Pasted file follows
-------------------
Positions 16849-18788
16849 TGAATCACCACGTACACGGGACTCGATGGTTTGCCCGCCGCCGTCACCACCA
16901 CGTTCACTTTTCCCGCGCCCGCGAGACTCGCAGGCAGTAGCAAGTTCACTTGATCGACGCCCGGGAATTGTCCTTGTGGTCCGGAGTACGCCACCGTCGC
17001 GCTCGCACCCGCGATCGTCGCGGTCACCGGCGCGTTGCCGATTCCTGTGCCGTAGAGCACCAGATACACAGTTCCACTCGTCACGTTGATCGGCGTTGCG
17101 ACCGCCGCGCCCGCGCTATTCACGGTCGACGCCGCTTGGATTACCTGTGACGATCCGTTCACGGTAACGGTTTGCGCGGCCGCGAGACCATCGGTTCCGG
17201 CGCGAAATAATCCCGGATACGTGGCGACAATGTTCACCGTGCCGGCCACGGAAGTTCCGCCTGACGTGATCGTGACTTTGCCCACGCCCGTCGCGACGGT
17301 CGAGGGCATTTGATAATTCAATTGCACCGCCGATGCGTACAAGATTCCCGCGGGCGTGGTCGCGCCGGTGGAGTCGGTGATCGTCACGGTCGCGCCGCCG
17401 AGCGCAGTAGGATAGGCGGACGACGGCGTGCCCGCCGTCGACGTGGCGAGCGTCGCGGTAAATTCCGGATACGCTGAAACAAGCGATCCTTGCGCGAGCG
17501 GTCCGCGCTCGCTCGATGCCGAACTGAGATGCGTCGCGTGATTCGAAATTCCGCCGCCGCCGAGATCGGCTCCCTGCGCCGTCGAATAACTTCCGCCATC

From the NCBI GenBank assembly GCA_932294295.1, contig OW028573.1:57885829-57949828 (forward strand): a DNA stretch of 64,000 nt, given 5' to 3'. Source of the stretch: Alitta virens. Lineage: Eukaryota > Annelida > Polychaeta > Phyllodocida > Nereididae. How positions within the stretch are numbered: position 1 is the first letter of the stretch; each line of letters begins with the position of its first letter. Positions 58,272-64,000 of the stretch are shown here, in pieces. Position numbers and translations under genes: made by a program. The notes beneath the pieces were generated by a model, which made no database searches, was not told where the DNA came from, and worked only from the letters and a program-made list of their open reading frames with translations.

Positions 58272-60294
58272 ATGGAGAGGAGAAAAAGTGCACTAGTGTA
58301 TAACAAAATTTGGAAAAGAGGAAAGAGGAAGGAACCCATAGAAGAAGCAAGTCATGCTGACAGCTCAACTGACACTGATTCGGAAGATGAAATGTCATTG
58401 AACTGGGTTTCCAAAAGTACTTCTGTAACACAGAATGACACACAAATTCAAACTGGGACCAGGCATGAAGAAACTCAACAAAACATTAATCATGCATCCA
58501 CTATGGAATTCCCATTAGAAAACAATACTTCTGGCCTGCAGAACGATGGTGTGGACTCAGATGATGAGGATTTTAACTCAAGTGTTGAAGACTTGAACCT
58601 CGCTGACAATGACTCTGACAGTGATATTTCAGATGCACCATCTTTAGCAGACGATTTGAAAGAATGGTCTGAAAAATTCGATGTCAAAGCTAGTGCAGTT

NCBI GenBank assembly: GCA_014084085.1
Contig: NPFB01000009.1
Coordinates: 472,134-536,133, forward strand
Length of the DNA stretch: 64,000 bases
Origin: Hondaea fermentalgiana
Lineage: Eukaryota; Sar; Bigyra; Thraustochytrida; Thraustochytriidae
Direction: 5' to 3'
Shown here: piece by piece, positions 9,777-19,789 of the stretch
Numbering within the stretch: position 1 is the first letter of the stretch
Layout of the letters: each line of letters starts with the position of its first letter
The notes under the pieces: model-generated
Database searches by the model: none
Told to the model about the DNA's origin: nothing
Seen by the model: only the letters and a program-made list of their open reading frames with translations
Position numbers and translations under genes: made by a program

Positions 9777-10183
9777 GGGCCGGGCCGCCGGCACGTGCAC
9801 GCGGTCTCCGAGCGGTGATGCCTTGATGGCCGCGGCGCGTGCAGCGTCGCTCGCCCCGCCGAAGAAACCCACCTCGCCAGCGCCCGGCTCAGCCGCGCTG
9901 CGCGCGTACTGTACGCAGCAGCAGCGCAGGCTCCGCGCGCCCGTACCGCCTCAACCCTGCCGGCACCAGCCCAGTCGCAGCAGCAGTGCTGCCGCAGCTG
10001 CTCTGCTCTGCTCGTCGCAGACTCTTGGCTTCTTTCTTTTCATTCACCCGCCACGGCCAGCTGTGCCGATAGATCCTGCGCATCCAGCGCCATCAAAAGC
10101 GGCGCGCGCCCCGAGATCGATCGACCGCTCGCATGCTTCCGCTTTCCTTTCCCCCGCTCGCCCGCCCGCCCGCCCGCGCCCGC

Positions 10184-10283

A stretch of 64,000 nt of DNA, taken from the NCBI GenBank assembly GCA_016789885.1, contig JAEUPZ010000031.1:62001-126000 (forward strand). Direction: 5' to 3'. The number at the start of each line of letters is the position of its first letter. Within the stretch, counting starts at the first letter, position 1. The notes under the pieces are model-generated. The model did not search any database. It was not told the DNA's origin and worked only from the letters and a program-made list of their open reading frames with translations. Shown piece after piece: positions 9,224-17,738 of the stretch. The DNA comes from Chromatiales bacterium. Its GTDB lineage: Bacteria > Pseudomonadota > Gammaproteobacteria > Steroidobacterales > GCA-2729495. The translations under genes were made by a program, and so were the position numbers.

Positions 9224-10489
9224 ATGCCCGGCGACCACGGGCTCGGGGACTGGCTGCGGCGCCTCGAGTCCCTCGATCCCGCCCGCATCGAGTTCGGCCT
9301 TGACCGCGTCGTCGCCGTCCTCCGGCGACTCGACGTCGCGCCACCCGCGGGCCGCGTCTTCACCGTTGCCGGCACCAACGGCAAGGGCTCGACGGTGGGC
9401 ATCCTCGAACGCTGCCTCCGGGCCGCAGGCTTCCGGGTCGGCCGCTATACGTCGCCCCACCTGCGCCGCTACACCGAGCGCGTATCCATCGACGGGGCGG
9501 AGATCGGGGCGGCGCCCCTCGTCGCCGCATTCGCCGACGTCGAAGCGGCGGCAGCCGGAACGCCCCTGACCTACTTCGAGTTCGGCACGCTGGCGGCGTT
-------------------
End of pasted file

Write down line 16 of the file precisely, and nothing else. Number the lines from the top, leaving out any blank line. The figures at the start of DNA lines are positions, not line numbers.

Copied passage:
58601 CGCTGACAATGACTCTGACAGTGATATTTCAGATGCACCATCTTTAGCAGACGATTTGAAAGAATGGTCTGAAAAATTCGATGTCAAAGCTAGTGCAGTT